Pricing structure and subscription model
The subscription model is simple and elegant: The basic plan will give you 5 clips per month in 4k H.264, the plus plan contains 10 clips per month in 4k+ (meaning 4k and higher) ProRes and the Premium plan offers 20 clips per month in 4k+ REDCODE RAW or CinemaDNG. One clip means one license for one clip in one project. Unused credits for clips from one month are rolled over to the next month and like in most subscription based models annual payment will get you a substantial discount of around 60%.
So how much does this acutally cost? Annual billing on the premium plan will set you back $1080.00 per year, for 240 clip licenses in 4k+ REDCODE RAW, while on the low end you can enter RawFilm’s service for $49.00 per month using monthly billing, awarding five 4k H.264 clips. The other plans offer many options for lots of different budget scenarios, that you might need some stock footage in.
RawFilm’s service does make an impression. It’s very innovative and enticing, and the footage is of very high quality throughout. The pricing model seems fair and accessible for footage of such a high standard and I liked using the site quite a bit. The only possible downside I could find, was the distinction between uses. RawFilm’s terms distinguish between commercial use, editorial use and advertising use, commercial being the one that is generally usable in both advertising as well as editorial cases. So far so good, but what if I know which use case I need and want to filter for that use only, so that I don’t look at footage realizing only after I’ve fallen in love with a clip, that I won’t be able to use it? There is no toggle, search filter, search term or other mechanism on the site, that would allow me to make that distinction. Every clip I clicked on was marked with commercial use, so it could have been used anywhere, but I was little inclined to go through the entire catalog of thousands of clips and check for that.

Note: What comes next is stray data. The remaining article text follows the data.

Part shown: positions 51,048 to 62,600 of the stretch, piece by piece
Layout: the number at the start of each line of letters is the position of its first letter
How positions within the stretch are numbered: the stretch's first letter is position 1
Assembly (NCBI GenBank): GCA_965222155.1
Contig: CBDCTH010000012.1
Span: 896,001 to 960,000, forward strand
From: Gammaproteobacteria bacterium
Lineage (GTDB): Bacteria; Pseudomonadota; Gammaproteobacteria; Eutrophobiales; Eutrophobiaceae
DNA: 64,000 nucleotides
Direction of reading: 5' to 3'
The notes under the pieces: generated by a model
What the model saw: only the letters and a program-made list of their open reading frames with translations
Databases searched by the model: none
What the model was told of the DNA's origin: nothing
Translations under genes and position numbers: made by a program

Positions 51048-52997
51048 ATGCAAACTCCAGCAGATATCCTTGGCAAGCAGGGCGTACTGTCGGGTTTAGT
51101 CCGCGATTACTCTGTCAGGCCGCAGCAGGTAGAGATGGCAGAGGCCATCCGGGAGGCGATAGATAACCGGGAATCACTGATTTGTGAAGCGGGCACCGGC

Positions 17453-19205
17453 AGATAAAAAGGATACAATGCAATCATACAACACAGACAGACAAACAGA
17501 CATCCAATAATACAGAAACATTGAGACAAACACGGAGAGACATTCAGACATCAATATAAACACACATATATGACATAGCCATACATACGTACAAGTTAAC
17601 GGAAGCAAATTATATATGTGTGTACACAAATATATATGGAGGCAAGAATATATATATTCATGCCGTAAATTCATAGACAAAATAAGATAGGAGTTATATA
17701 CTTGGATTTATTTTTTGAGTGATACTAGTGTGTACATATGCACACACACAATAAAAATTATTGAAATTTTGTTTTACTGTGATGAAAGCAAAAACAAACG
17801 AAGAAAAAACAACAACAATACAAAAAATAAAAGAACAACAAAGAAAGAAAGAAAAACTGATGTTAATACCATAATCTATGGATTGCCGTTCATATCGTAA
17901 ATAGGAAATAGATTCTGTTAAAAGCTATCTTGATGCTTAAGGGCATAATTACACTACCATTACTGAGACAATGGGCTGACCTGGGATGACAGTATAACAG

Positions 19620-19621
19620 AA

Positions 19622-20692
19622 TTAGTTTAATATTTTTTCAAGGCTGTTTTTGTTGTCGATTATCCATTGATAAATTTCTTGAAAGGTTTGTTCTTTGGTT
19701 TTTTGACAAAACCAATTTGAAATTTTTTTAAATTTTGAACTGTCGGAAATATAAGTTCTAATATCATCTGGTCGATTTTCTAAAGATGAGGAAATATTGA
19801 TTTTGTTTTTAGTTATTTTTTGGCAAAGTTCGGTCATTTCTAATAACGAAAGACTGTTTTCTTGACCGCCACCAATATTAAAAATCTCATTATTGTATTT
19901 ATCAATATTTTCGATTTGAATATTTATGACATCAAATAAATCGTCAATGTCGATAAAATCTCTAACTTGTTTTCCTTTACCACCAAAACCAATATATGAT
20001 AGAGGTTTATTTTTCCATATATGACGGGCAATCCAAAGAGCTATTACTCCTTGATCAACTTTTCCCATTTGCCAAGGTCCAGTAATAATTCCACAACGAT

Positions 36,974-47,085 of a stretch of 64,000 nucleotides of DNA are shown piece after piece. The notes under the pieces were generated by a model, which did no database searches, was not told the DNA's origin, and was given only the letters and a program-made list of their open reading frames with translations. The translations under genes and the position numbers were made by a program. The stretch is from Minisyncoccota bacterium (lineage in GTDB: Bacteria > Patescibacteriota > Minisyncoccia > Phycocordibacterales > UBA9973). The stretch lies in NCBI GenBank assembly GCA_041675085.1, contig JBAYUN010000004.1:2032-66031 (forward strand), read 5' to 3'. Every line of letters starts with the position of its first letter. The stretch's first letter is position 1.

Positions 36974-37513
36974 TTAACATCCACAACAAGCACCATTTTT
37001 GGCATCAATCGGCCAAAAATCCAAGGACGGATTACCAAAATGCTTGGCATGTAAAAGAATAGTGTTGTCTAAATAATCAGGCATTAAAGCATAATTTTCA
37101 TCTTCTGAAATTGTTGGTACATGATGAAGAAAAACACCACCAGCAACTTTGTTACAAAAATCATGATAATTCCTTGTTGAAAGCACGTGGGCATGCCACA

Another thing I might add is, that the distinction of clips being shot only on one brand of camera is something of a marketing stunt. RED is indeed becoming something of a standard in the world of commercials and the brand’s high recognition value makes it somewhat of a signifier of exclusivity – even for clients who can’t operate a camera. Using this fact for marketing purposes is an understandable move, however it does add an unnecessary elitist twist.
All in all, RawFilm’s service is a commendable entry into the market and the incredible footage and simple pricing structure absolutely address the greatest pain points of customers and most people involved with using the footage in the post production process. If you’d like to check it out for yourself you can sign up to RawFilm’s service here.
What do you think about the quality of RawFilm’s footage? Would you use it in your projects? And what about the pricing? Let us know in the comments!